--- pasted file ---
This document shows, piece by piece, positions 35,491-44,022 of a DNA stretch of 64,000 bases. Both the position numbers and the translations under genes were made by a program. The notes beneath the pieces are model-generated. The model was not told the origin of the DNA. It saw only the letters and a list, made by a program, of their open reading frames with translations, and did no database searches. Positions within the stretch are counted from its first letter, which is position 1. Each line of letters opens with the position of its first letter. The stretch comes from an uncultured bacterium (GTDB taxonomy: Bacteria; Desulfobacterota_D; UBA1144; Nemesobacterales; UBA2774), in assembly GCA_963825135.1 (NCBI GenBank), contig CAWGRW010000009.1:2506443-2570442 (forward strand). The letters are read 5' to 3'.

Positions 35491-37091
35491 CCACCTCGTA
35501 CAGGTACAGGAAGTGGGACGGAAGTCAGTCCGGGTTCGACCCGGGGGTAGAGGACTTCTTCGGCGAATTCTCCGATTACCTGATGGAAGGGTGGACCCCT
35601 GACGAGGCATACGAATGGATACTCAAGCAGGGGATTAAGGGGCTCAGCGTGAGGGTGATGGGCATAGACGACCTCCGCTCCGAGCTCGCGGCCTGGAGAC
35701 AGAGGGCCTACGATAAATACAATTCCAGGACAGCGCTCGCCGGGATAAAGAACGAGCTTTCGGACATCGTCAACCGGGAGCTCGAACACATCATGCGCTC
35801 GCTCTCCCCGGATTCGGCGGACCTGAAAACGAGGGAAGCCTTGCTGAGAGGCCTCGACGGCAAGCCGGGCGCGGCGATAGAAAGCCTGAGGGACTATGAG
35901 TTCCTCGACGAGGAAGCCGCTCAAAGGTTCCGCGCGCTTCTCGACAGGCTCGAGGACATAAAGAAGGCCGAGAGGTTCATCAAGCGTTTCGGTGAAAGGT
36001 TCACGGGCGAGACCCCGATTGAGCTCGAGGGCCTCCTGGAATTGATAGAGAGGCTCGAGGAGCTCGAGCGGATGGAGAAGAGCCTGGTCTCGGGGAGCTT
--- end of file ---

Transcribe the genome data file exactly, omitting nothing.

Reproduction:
This document shows, piece by piece, positions 35,491-44,022 of a DNA stretch of 64,000 bases. Both the position numbers and the translations under genes were made by a program. The notes beneath the pieces are model-generated. The model was not told the origin of the DNA. It saw only the letters and a list, made by a program, of their open reading frames with translations, and did no database searches. Positions within the stretch are counted from its first letter, which is position 1. Each line of letters opens with the position of its first letter. The stretch comes from an uncultured bacterium (GTDB taxonomy: Bacteria; Desulfobacterota_D; UBA1144; Nemesobacterales; UBA2774), in assembly GCA_963825135.1 (NCBI GenBank), contig CAWGRW010000009.1:2506443-2570442 (forward strand). The letters are read 5' to 3'.

Positions 35491-37091
35491 CCACCTCGTA
35501 CAGGTACAGGAAGTGGGACGGAAGTCAGTCCGGGTTCGACCCGGGGGTAGAGGACTTCTTCGGCGAATTCTCCGATTACCTGATGGAAGGGTGGACCCCT
35601 GACGAGGCATACGAATGGATACTCAAGCAGGGGATTAAGGGGCTCAGCGTGAGGGTGATGGGCATAGACGACCTCCGCTCCGAGCTCGCGGCCTGGAGAC
35701 AGAGGGCCTACGATAAATACAATTCCAGGACAGCGCTCGCCGGGATAAAGAACGAGCTTTCGGACATCGTCAACCGGGAGCTCGAACACATCATGCGCTC
35801 GCTCTCCCCGGATTCGGCGGACCTGAAAACGAGGGAAGCCTTGCTGAGAGGCCTCGACGGCAAGCCGGGCGCGGCGATAGAAAGCCTGAGGGACTATGAG
35901 TTCCTCGACGAGGAAGCCGCTCAAAGGTTCCGCGCGCTTCTCGACAGGCTCGAGGACATAAAGAAGGCCGAGAGGTTCATCAAGCGTTTCGGTGAAAGGT
36001 TCACGGGCGAGACCCCGATTGAGCTCGAGGGCCTCCTGGAATTGATAGAGAGGCTCGAGGAGCTCGAGCGGATGGAGAAGAGCCTGGTCTCGGGGAGCTT